New government figures revealing that 597 homeless people died in England and Wales during 2017 have been described as a ‘national scandal’ and ‘entirely preventable’ by homeless charities.
The Office of National Statistics has published new data, ‘Deaths of Homeless People in England and Wales 2013 to 2017,’ showing that 597 homeless people died in England and Wales in 2017 – an increase of 24 per cent over five years.
Deaths of homeless people in England and Wales registered in 2013 to 2017 Credit: ONS
The statistics highlight that more than four in five of these deaths (84 per cent) are men and the average age of homeless people who have died between 2013 and 2017 is 44 for men and 42 for women. In 2017, among the general population of England and Wales, the average age at death is 76 for men and 81 for women.
The average age of homeless people who have died between 2013 and 2017 is 44 for men and 42 for women.
The data also shows that London and the North West are the two places with the highest number of homeless deaths, with 136 homeless deaths in the capital and 119 in the North West. Wales recorded the lowest number of deaths, 13, of any region.
Homelessness Charities: It’s a ‘National Scandal’ and ‘Tragedy’
Credit: Ian S | Geograph
Homelessness charities have described the figures as ‘shocking’, a ‘national scandal’ and a ‘national tragedy.’ The charities are urging the government to take decisive action on rough sleeping and stop ‘entirely preventable’ deaths.
Howard Sinclair, Chief Executive of St Mungo’s, said: “The ONS report is further confirmation of what we have long known and feared – that the number of people dying while homeless is nothing short of a national scandal.
Many of these deaths are premature and entirely preventable.
Howard Sinclair, St Mungo’s
“These numbers are shocking. People are not just stuck sleeping on the streets, they are dying on the streets. Worse still many of these deaths are premature and entirely preventable. The statistics do not do justice to the individuals who have died. Their stories must be told and lessons learned.”
St Mungo’s wants the government to build more social housing and make it available to rough sleepers, improve private renting and provide long-term funding for homelessness charities.
Crisis Chief Executive, Jon Sparkes, said: “It’s shocking to think that hundreds of people faced the last days of their lives without the dignity of a secure roof over their head. This is nothing short of a national tragedy – especially when we know that homelessness is not inevitable.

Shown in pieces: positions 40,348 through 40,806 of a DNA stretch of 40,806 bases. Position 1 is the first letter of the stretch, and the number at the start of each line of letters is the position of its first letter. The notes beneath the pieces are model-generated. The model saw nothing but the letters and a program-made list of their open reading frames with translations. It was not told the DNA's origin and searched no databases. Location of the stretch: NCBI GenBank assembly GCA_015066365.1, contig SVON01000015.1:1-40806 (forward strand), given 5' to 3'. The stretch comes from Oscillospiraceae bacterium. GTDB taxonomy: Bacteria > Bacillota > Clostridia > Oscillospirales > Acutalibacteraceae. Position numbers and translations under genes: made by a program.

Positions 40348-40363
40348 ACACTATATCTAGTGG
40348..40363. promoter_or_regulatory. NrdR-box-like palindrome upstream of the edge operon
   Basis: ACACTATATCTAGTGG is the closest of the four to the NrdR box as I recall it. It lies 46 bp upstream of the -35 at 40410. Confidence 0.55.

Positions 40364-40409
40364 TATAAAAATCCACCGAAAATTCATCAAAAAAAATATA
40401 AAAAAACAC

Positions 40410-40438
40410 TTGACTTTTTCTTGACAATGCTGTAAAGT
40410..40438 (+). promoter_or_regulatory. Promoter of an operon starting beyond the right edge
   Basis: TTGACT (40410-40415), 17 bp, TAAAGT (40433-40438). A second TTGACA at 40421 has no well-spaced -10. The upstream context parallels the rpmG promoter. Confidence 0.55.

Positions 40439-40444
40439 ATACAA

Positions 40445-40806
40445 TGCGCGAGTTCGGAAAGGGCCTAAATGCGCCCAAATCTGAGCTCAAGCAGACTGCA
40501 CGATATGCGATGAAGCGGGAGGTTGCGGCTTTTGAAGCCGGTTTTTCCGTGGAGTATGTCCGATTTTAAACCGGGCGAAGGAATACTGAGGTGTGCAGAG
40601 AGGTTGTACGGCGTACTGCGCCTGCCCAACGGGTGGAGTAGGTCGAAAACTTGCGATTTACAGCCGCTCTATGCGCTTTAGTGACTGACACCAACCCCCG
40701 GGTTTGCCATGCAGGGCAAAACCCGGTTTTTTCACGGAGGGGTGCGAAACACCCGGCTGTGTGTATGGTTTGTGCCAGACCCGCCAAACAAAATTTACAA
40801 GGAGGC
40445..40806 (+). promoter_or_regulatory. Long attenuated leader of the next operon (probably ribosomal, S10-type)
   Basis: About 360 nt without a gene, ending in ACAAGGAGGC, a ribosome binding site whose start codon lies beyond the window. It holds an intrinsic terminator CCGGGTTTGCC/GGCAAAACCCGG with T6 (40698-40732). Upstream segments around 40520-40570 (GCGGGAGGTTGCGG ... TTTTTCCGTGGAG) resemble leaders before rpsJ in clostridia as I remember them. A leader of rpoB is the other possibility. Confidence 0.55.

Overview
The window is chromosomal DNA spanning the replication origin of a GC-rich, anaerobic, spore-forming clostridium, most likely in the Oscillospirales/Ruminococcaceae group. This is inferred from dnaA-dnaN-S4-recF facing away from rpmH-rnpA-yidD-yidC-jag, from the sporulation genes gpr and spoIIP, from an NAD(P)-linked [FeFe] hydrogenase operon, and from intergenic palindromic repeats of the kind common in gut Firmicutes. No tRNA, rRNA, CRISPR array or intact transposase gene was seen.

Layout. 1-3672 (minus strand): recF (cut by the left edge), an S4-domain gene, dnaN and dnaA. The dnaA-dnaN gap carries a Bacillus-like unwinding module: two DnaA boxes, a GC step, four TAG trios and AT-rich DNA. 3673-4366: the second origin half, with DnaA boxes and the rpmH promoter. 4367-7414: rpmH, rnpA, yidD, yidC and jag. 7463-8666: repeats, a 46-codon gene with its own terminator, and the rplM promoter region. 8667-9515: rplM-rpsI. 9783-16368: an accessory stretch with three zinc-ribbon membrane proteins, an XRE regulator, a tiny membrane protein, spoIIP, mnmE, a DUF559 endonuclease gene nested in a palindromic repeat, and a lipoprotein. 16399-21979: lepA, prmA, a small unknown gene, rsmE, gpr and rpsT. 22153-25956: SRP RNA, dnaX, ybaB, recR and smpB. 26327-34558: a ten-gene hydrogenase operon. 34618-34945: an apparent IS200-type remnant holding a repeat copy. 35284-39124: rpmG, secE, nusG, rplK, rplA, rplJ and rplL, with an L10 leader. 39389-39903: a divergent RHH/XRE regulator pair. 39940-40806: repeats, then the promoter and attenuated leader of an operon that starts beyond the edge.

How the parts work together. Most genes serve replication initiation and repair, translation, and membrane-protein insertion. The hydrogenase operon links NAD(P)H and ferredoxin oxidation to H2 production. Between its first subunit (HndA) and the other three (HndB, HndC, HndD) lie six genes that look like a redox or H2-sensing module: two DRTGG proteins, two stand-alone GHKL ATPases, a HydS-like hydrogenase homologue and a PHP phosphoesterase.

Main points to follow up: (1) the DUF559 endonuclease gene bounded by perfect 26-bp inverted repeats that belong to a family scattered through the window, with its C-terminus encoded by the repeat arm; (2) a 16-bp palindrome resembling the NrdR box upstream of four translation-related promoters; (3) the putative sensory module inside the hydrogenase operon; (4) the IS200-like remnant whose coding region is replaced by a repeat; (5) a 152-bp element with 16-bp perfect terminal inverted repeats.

Behind these statistics are human beings – mothers, fathers, daughters and sons – whose families will now be spending Christmas coming to terms with their loss.
Jon Sparkes, Crisis
“In one of the world’s wealthiest countries, no one should be dying because of homelessness. It’s imperative that governments act now to stop this tragedy once and for all. Behind these statistics are human beings – mothers, fathers, daughters and sons – whose families will now be spending Christmas coming to terms with their loss. This has to change.”
Crisis believes that the lack of social housing needs to be urgently addressed and that the welfare system should be supporting people experiencing difficulties with housing and homelessness. The charity also argues that support services should be in place to assist people who have complex problems and issues.
James Brokenshire MP: ‘We Have a Moral Duty to Act’
Image credit: Blodeuwedd | Flickr
Addressing the House of Commons, Housing, Communities and Local Government Secretary, James Brokenshire MP, described the figures as ‘stark’ and said: “It is simply unacceptable to see lives cut short this way, I believe we have a moral duty to act. This government is committed to halving rough sleeping by 2022 and ending it by 2027.”
However, campaigners believe that this is not enough money to address a growing problem. Last month, figures from the housing charity Shelter indicated that 320,000 people in Britain have been recorded as homeless, a rise of 13,000 since 2017.
The figures suggest that one in 200 people in Britain are homeless and, due to the yearly increase, more than 1,000 people have become homeless every month and are at risk of sleeping rough.
In England, homelessness is up 60 per cent since 2010, rough sleeping is up 134 per cent.
Philip Alston, UN Special Rapporteur on Extreme Poverty and Human Rights
In November, the UN special rapporteur on extreme poverty and human rights, Philip Alston, highlighted a shocking jump in homelessness, as well as a shortage of affordable social housing.
“In England, homelessness is up 60 per cent since 2010, rough sleeping is up 134 per cent. There are 1.2 million people on the social housing waiting list, but less than 6,000 homes were built last year.”
First Official Estimates on Homeless Deaths in England and Wales
Credit: Blodeuwedd | Flickr
The ONS figures are the first official estimates on homeless deaths in England and Wales and play a vital role in addressing and understanding the issue of homelessness and rough sleeping.
Ben Humberstone, the statistician behind the ONS figures, said: “Every year hundreds of people die while homeless. These are some of the most vulnerable members of our society so it was vital that we produced estimates of sufficient quality to properly shine a light on this critical issue.”
“Our findings show a pattern of deaths among homeless people that is strikingly different from the general population. For example, homeless people tend to die younger and from different causes. The average age of death last year was 44 years, with 84 per cent of all deaths being men. More than half were related to drug poisoning, suicide, or alcohol, causes that made up only 3 per cent of overall deaths last year.”
Featured image: Rough sleepers in London
Featured image credit: Blodeuwedd | Flickr